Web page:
43% set to quit jobs for improved working conditions
EY has released their 2022 Work Reimagined Survey, showing that 43% of employees are likely to quit their jobs, motivated by higher salaries, better career opportunities, and increased flexibility.
The survey canvassed over 1,500 business leaders and 17,000 employees across 22 countries and 26 industry sectors and found that employees have significant influence amid a shrinking labour market and rising inflation.
According to the survey, 35% of employees say that their main motivation for quitting their jobs is a desire for higher pay. This is likely due to record inflation numbers in many countries. Twenty-five percent are looking for career growth, while 42% believe that pay increases will address high staff turnover. However, only 18% of employers agree with this statement.
Last year’s survey found that flexible working arrangements were the biggest driver in employee moves. However, with many companies now offering some flexibility, remote work is less of a factor, at 19%. Seventeen percent say they would leave for well-being programs.
When looking at age groups in the various countries, the survey found that 53% of Gen Z employees and millennials in the US are the most likely to quit their jobs this year. In addition, across all sectors, 60% of employees with technology and hardware jobs are eager to leave.
Despite an improved outlook on company culture, many employees are keen to job hunt. In contrast, employers are less confident about company culture. Similarly, while many employees feel that the new ways of working increased their productivity, employers’ confidence in productivity decreased from 77% to 57%.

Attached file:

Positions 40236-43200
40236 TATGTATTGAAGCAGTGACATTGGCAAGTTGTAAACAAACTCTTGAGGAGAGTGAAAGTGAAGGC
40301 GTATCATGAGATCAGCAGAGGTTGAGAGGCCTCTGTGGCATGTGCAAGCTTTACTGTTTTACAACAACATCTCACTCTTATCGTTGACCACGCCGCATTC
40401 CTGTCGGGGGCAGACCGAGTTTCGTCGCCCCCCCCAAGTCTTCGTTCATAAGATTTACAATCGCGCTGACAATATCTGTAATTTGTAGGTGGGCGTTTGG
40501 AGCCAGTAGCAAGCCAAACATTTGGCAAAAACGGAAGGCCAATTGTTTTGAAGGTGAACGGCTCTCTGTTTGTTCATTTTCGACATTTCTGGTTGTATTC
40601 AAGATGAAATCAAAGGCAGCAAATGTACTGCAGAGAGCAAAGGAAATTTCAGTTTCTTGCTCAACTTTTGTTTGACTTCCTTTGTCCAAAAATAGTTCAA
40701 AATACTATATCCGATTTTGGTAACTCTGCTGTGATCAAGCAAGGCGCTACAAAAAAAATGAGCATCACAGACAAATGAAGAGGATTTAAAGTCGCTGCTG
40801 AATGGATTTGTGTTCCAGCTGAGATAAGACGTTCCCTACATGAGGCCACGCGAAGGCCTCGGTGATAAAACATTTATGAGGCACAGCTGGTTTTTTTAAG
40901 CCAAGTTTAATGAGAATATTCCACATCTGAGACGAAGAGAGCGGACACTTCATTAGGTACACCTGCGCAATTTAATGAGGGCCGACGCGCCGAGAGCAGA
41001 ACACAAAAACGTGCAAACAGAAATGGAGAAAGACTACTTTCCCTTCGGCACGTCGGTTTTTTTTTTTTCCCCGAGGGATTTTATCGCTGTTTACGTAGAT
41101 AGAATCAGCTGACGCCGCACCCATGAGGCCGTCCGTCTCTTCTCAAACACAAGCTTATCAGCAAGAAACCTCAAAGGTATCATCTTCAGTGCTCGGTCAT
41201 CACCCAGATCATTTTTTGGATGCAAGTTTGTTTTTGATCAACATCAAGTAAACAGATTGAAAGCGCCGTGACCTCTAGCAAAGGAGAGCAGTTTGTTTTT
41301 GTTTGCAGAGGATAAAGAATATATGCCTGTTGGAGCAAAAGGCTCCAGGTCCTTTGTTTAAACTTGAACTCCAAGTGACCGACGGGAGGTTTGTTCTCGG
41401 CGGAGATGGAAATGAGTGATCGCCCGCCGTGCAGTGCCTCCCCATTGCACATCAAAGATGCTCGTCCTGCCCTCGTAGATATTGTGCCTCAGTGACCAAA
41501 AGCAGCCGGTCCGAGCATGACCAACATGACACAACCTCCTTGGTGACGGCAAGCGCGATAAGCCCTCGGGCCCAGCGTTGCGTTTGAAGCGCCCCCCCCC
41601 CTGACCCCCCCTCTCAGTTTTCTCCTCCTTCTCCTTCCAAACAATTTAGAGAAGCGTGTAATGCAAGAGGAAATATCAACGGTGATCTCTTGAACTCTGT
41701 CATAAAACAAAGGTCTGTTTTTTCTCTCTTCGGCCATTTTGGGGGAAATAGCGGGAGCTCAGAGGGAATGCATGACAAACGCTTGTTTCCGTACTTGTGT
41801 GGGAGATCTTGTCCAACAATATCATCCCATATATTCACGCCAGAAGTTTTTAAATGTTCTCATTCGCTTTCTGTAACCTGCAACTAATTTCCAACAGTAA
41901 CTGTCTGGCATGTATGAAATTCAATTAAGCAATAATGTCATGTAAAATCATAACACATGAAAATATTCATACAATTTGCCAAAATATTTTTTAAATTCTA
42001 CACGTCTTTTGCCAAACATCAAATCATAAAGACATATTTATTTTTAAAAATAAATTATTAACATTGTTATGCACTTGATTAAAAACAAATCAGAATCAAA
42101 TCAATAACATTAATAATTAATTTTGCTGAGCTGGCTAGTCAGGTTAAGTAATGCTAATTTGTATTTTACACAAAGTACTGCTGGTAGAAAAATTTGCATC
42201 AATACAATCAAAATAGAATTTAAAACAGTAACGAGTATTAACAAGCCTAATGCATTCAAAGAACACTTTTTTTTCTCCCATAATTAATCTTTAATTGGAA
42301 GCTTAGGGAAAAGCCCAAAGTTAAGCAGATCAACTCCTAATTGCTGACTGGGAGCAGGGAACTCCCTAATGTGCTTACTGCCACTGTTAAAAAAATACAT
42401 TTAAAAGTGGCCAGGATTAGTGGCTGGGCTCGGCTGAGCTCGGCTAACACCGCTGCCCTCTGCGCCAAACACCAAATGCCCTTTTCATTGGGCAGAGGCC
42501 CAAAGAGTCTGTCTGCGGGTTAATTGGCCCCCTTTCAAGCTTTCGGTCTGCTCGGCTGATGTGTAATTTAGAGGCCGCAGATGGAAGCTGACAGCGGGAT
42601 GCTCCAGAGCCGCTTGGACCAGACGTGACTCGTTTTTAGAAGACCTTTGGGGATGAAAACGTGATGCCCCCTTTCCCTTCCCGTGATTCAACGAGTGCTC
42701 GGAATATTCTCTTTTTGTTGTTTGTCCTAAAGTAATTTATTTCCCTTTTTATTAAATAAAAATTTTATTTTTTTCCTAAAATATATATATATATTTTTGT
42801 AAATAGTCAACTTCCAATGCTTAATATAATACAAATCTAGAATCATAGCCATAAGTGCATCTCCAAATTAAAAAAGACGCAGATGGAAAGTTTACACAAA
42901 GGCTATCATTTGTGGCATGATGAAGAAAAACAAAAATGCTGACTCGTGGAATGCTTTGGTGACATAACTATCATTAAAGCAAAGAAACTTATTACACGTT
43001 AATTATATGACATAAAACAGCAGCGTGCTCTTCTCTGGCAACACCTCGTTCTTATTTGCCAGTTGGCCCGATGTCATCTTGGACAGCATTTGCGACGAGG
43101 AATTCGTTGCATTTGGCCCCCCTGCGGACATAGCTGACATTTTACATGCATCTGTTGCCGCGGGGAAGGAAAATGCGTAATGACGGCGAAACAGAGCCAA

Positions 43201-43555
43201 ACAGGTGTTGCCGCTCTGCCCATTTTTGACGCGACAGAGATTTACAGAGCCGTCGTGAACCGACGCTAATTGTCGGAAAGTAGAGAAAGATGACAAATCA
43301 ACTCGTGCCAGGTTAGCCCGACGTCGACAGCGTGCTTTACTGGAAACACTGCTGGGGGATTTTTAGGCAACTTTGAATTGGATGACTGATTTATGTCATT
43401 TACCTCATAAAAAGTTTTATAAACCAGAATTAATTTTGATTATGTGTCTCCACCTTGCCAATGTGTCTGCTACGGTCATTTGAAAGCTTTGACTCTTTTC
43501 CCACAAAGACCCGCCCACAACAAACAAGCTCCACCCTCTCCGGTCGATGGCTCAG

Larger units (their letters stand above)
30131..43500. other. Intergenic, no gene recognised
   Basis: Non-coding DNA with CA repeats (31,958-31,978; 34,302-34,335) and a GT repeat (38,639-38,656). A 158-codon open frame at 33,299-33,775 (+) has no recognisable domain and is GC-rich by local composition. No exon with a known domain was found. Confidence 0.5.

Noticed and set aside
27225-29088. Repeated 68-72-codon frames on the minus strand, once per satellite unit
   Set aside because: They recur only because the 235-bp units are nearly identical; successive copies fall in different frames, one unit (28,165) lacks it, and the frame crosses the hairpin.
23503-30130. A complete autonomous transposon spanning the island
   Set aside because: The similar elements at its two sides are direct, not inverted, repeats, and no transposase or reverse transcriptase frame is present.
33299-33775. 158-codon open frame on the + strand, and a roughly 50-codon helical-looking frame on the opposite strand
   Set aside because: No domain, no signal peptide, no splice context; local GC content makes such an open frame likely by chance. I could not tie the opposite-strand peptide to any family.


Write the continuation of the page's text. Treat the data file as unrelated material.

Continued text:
In looking at growing skills and the talent gap, findings among employers are:
- 58% agree that it is important to have a strategy that matches talent and skills to business needs.
- 74% are prepared to hire employees from other countries and allow remote work if their skills are critical or scarce.
- 21% believe that improving opportunities to build skills will help address turnover.
In respect of flexible working models, the survey shows that:
- 22% of employer respondents want employees back in the office five days a week.
- Reluctance to work remotely among employees fell from 34% to 20%.
- 80% of employees would like to work remotely at least two days per week.
The survey also examines whether new ways of working boost culture and productivity. It reveals that 32% of “optimist” employers have improved culture and productivity by ensuring that their leaders understand company issues, external practices, and strategies. Other drivers of success are hybrid work, investing in on-site amenities, enhancing workplace technology, and empowering employees.
Liz Fealy, EY Global People Advisory Services Deputy Leader and Workforce Advisory Leader, commented: “This latest survey shows that employees around the world are feeling empowered to leave jobs if their expectations are not met. As employers have increasingly provided flexible work approaches, higher pay is now the biggest motivation for changing jobs, particularly given rising inflation and available unfilled roles.”
Roselyn Feinsod, EY Work Reimagined Leader, commented: “We are seeing a top third of companies successfully navigating these divergent positions on pay, career opportunities and flexibility. They have moved from ‘resistance’ to ‘renaissance’ and that’s a win-win for their companies and their workforce. Organizations have to work to retain their employees, instill trust and provide a package that takes into account total pay, career path and flexibility to balance market concerns and risks.”